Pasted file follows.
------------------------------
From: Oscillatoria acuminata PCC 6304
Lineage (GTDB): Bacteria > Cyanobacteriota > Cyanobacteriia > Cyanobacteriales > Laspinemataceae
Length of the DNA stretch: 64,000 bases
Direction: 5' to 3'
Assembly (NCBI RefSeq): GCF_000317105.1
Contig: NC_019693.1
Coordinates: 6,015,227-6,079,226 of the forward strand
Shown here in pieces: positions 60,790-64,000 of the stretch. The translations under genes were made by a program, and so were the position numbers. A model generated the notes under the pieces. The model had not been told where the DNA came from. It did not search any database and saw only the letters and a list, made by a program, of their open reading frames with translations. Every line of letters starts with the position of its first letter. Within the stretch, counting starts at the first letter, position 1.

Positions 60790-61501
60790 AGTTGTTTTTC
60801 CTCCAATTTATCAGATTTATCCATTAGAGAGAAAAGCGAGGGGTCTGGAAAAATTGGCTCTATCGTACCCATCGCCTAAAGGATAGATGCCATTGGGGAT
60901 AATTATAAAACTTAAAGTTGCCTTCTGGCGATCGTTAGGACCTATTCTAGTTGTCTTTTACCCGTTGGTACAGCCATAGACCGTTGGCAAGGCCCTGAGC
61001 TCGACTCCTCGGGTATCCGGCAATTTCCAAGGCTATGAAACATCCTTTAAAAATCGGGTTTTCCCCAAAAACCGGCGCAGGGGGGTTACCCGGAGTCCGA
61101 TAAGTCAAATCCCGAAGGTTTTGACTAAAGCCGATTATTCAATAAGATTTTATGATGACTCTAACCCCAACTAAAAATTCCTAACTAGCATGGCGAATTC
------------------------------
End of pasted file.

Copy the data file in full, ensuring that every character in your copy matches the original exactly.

From: Oscillatoria acuminata PCC 6304
Lineage (GTDB): Bacteria > Cyanobacteriota > Cyanobacteriia > Cyanobacteriales > Laspinemataceae
Length of the DNA stretch: 64,000 bases
Direction: 5' to 3'
Assembly (NCBI RefSeq): GCF_000317105.1
Contig: NC_019693.1
Coordinates: 6,015,227-6,079,226 of the forward strand
Shown here in pieces: positions 60,790-64,000 of the stretch. The translations under genes were made by a program, and so were the position numbers. A model generated the notes under the pieces. The model had not been told where the DNA came from. It did not search any database and saw only the letters and a list, made by a program, of their open reading frames with translations. Every line of letters starts with the position of its first letter. Within the stretch, counting starts at the first letter, position 1.

Positions 60790-61501
60790 AGTTGTTTTTC
60801 CTCCAATTTATCAGATTTATCCATTAGAGAGAAAAGCGAGGGGTCTGGAAAAATTGGCTCTATCGTACCCATCGCCTAAAGGATAGATGCCATTGGGGAT
60901 AATTATAAAACTTAAAGTTGCCTTCTGGCGATCGTTAGGACCTATTCTAGTTGTCTTTTACCCGTTGGTACAGCCATAGACCGTTGGCAAGGCCCTGAGC
61001 TCGACTCCTCGGGTATCCGGCAATTTCCAAGGCTATGAAACATCCTTTAAAAATCGGGTTTTCCCCAAAAACCGGCGCAGGGGGGTTACCCGGAGTCCGA
61101 TAAGTCAAATCCCGAAGGTTTTGACTAAAGCCGATTATTCAATAAGATTTTATGATGACTCTAACCCCAACTAAAAATTCCTAACTAGCATGGCGAATTC